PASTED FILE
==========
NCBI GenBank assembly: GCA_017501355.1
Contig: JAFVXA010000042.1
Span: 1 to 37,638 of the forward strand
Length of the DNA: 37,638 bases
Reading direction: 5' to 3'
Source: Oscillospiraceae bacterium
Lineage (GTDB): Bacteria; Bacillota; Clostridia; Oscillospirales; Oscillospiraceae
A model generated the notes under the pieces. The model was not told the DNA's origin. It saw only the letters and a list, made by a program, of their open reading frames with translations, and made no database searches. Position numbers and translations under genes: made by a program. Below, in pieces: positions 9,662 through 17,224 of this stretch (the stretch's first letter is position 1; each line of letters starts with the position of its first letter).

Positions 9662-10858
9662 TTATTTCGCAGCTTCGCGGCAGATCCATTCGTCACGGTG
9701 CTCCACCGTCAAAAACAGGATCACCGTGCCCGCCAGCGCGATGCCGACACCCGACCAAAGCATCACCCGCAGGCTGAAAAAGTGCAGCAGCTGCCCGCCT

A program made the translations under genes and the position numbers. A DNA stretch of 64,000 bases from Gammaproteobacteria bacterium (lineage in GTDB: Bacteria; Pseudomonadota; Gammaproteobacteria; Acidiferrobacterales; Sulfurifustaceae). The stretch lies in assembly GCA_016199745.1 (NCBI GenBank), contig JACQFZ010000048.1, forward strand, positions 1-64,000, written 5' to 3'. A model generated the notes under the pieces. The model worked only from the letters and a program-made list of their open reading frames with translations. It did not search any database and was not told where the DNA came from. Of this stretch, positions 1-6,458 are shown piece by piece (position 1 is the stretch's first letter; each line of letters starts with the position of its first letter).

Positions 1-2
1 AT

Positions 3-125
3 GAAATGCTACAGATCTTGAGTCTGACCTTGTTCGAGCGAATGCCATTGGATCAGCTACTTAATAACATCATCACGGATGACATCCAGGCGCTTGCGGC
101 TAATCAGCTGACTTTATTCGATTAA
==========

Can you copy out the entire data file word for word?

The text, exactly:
NCBI GenBank assembly: GCA_017501355.1
Contig: JAFVXA010000042.1
Span: 1 to 37,638 of the forward strand
Length of the DNA: 37,638 bases
Reading direction: 5' to 3'
Source: Oscillospiraceae bacterium
Lineage (GTDB): Bacteria; Bacillota; Clostridia; Oscillospirales; Oscillospiraceae
A model generated the notes under the pieces. The model was not told the DNA's origin. It saw only the letters and a list, made by a program, of their open reading frames with translations, and made no database searches. Position numbers and translations under genes: made by a program. Below, in pieces: positions 9,662 through 17,224 of this stretch (the stretch's first letter is position 1; each line of letters starts with the position of its first letter).

Positions 9662-10858
9662 TTATTTCGCAGCTTCGCGGCAGATCCATTCGTCACGGTG
9701 CTCCACCGTCAAAAACAGGATCACCGTGCCCGCCAGCGCGATGCCGACACCCGACCAAAGCATCACCCGCAGGCTGAAAAAGTGCAGCAGCTGCCCGCCT

A program made the translations under genes and the position numbers. A DNA stretch of 64,000 bases from Gammaproteobacteria bacterium (lineage in GTDB: Bacteria; Pseudomonadota; Gammaproteobacteria; Acidiferrobacterales; Sulfurifustaceae). The stretch lies in assembly GCA_016199745.1 (NCBI GenBank), contig JACQFZ010000048.1, forward strand, positions 1-64,000, written 5' to 3'. A model generated the notes under the pieces. The model worked only from the letters and a program-made list of their open reading frames with translations. It did not search any database and was not told where the DNA came from. Of this stretch, positions 1-6,458 are shown piece by piece (position 1 is the stretch's first letter; each line of letters starts with the position of its first letter).

Positions 1-2
1 AT

Positions 3-125
3 GAAATGCTACAGATCTTGAGTCTGACCTTGTTCGAGCGAATGCCATTGGATCAGCTACTTAATAACATCATCACGGATGACATCCAGGCGCTTGCGGC
101 TAATCAGCTGACTTTATTCGATTAA